Texture Contemporary Ballet is about challenging norms.
Think ballet is all pointe shoes and port de bras? The troupe's dancers, under the direction of founding artistic director Alan Obuzor and associate artistic director Kelsey Bartman, turn these expectations inside out with choreography and approaches unafraid to try new things.
It's fitting, then, that the company's latest show, "Nearly Wild," will offer a mixed bag of classical and contemporary treats, including some revivals of past works and a couple of fresh offerings by choreographers contributing to Texture for the first time. It opens tonight at the New Hazlett Theater, North Side, for a three-day run.
"We wanted to bring somebody in who would fit in with Texture but would have different styles than Kelsey and I," Mr. Obuzor said, so they tapped Point Park University student Oscar Carrillo and James Barrett, a Point Park grad and current Reed Dance member.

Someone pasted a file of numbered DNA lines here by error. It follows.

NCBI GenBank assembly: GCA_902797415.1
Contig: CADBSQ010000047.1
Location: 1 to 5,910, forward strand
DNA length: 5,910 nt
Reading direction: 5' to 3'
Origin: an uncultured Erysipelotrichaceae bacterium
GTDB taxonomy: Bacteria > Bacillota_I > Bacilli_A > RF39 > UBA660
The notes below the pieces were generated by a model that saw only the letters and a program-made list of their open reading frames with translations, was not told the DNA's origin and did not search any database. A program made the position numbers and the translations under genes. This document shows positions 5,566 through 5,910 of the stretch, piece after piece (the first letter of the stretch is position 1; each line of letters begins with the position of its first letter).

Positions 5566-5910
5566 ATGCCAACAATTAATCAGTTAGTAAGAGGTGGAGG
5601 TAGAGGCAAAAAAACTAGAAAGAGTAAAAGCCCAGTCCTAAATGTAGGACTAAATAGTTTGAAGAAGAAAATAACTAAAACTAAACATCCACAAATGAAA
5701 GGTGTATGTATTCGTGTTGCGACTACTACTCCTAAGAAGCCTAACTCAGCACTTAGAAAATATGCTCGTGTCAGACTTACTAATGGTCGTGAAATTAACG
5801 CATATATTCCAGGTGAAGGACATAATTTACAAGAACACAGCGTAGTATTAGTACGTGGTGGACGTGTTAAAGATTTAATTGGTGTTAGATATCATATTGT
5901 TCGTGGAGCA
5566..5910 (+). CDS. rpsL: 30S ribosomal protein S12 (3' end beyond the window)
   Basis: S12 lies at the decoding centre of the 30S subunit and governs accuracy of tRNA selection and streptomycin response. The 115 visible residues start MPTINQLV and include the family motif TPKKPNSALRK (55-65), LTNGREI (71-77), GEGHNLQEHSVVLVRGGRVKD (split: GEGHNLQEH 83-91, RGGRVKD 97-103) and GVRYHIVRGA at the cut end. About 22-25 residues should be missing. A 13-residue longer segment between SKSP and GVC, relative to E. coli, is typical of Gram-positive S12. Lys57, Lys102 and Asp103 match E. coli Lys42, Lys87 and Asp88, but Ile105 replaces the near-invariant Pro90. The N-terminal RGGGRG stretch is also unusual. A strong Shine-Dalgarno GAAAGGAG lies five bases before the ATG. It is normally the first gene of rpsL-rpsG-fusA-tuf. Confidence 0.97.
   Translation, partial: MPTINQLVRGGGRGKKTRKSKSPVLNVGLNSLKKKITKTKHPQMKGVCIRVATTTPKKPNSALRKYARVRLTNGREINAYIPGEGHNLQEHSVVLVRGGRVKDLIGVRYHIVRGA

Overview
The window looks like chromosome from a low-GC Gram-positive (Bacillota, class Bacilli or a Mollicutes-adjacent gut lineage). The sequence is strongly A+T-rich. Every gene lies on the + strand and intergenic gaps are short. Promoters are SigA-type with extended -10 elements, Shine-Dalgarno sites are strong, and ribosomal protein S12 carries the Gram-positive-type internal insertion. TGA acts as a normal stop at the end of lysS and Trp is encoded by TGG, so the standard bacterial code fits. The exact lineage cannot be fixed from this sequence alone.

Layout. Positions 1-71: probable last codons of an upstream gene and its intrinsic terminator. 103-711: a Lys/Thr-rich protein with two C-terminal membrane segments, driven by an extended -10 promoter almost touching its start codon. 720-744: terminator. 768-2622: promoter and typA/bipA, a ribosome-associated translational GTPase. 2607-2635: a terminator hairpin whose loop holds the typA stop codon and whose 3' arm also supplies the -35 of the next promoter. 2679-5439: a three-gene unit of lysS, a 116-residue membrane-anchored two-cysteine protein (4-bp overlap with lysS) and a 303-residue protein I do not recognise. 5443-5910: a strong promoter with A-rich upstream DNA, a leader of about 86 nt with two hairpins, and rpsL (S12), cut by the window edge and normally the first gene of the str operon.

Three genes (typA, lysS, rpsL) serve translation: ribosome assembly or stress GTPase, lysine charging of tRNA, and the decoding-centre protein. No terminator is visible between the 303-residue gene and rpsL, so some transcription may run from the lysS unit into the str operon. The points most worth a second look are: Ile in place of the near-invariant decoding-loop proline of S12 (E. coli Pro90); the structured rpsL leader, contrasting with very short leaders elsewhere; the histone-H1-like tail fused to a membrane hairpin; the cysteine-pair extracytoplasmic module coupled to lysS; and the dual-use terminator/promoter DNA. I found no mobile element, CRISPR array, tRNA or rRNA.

"James is very grounded in modern type of dance, but it still has ballet influences to it," Mr. Obuzor said. "This piece in particular has very distorted positions and shapes to it." Similarly, Mr. Carillo's aesthetic defies labels, maintaining an organic air to his movements, he said.
Ms. Bartman also will premiere a solo titled "The Rose," an examination of what it means to receive the gift of flowers.
"In some ways, it's such a meaningful thing and in another way it's not because it's become so cliche," Mr. Obuzor said.
He and Ms. Bartman also teamed up on "Broken Flow," a five-minute work debuted in 2011 that the pair has extended to 25 minutes.
"I feel [the show] has nice snippets," Mr. Obuzor said, with music ranging from live music by Pittsburgh-based OvreArts to hip-hop from Kid Cudi. "It will take you to a completely different place with each piece."theater
Sara Bauknecht: firstname.lastname@example.org or on Twitter @SaraB_PG.